No, atheists, even outspoken, articulate ones like Dawkins, are just peoploe who don't think that there is a god, any god, including the crude, punbitive one that many or most christians believe in (if you have fallen for the Armstrongian 'apophatic' manoeuvre, I invite you nto attend a Southern Baptist church service or two). This means that you are an atheist too. Like me, and Dawkins and Hitchens (I just wanted to see myself in that company).

    This kind of atheism is meaningful in any tradition. It would be a bit odd in one where there was no god or superbatural order postulated ("you have a word for not believing in that thing that we have neverheard of and which you say does not exist?"), but there aren't any of those, are there?

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  13. "You would have shown more reasonable control John if you would have overridden that urge to put 'g' instead of 'G' in front of 'od'"

    I am easy on the orthography, you shouldn't read anything into that.

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  14. What about the outspoken inarticulate ones, John?

    No, Dawkins disbelives in a particular kind of 'personal' God and this is what he means by 'atheism'.

    If you make your conception of 'god' vague/mystical/sophisticated enough (delete according to preference) then you can make anyone, including Dawkins, a theist.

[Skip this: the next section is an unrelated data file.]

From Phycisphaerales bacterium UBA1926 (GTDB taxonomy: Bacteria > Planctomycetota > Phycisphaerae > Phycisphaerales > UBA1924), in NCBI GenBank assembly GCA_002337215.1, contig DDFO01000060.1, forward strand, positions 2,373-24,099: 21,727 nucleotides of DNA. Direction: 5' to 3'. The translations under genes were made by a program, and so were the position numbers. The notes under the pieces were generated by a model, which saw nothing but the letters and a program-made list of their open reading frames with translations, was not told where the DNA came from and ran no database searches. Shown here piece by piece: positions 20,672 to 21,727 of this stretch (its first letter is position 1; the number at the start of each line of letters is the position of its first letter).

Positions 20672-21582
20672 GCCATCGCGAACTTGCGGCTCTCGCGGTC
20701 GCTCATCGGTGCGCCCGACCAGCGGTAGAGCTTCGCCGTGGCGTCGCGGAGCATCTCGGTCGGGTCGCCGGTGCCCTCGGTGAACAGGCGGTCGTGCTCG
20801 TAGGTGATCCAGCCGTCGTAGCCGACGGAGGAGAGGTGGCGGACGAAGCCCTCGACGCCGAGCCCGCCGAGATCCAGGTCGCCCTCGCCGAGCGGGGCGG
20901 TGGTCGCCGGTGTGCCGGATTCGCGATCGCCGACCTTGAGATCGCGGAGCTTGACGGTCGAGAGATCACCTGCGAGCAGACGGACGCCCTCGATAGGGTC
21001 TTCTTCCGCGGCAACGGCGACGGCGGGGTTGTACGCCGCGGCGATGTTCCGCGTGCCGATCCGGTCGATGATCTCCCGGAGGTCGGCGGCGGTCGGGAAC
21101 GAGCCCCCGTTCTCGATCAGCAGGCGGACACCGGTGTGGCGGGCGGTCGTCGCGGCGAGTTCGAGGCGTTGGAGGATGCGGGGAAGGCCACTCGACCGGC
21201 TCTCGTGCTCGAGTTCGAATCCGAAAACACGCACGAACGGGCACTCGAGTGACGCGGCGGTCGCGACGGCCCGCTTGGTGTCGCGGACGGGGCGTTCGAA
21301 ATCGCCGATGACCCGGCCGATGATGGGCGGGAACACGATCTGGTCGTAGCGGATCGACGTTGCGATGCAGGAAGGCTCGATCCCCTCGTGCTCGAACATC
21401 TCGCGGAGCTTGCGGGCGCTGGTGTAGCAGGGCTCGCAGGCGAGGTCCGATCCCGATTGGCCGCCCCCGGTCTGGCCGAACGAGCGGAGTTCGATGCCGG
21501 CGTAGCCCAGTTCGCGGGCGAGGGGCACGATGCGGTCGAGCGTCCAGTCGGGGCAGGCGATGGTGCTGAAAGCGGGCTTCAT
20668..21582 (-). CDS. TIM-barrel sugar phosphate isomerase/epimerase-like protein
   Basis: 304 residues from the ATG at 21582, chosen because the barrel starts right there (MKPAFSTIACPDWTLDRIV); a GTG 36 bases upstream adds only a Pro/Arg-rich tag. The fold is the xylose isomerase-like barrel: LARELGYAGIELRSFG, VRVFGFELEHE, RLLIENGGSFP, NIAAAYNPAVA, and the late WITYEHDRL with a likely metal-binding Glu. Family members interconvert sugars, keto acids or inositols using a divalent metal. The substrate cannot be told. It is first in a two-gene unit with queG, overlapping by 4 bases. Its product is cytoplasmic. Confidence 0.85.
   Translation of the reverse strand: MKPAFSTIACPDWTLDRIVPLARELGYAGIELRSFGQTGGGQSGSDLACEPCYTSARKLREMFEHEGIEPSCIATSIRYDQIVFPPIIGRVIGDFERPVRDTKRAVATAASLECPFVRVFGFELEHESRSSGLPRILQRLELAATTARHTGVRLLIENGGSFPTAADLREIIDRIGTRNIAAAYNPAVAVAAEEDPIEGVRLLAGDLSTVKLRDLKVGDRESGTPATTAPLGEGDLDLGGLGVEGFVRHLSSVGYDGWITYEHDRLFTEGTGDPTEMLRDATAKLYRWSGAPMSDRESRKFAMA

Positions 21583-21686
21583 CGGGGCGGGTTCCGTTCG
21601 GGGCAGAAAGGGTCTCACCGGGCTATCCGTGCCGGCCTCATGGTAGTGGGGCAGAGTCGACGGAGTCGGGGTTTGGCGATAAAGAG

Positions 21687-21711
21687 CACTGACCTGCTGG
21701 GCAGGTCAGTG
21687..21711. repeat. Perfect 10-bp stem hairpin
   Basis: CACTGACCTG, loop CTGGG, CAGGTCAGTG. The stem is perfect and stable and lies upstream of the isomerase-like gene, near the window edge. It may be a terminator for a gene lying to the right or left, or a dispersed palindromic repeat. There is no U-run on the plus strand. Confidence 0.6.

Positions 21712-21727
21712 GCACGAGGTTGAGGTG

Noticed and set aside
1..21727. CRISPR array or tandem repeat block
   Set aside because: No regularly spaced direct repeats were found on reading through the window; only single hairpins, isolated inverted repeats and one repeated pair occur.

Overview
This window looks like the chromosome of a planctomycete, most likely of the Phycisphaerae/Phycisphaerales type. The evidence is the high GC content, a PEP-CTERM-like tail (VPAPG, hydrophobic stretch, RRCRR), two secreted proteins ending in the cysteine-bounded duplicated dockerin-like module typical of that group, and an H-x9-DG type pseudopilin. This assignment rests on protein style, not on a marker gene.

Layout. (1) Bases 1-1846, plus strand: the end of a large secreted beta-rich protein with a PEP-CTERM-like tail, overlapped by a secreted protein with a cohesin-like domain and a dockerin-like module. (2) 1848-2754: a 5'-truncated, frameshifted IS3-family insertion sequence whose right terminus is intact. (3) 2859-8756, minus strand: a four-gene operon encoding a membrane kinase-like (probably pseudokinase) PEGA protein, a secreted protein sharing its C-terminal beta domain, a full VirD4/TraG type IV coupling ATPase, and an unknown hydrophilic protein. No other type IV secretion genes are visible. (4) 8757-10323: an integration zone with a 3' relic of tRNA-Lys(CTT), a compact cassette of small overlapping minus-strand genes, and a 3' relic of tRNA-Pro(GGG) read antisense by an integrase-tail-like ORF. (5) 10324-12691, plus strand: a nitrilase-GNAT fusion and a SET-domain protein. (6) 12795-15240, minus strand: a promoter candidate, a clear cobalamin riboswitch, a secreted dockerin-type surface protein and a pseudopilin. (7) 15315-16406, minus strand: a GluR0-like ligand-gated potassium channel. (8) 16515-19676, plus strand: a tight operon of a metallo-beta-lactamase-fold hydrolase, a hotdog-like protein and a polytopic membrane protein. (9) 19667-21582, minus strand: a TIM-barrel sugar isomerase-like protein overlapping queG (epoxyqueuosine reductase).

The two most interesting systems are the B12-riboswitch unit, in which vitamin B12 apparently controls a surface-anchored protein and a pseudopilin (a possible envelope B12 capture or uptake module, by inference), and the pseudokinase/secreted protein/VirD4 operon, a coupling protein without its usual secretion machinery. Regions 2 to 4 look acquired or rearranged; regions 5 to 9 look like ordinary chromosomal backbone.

The Dawkinsian atheists are such crashing bores because they have a dunderheaded, anti-human conception of the relation between religion and belief, because they want to put everything in childish boxes (thus the dumbest Creationist redneck bible-thumper goes in the same box as Rowan Williams), and because they can never, ever comprehend why other 'bright', open-minded non-religious people won't join them in their anti-religious crusade. This last baffles and enrages them.

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  15. so, what should be the new word for a person who doesn't believe in god, but is so ambivalent about the whole thing that he also can't really be bothered to argue against the existence of a god?

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  16. The official term, Worm, is 'dunnoist'.

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  17. "No, Dawkins disbelives in a particular kind of 'personal' God and this is what he means by 'atheism'."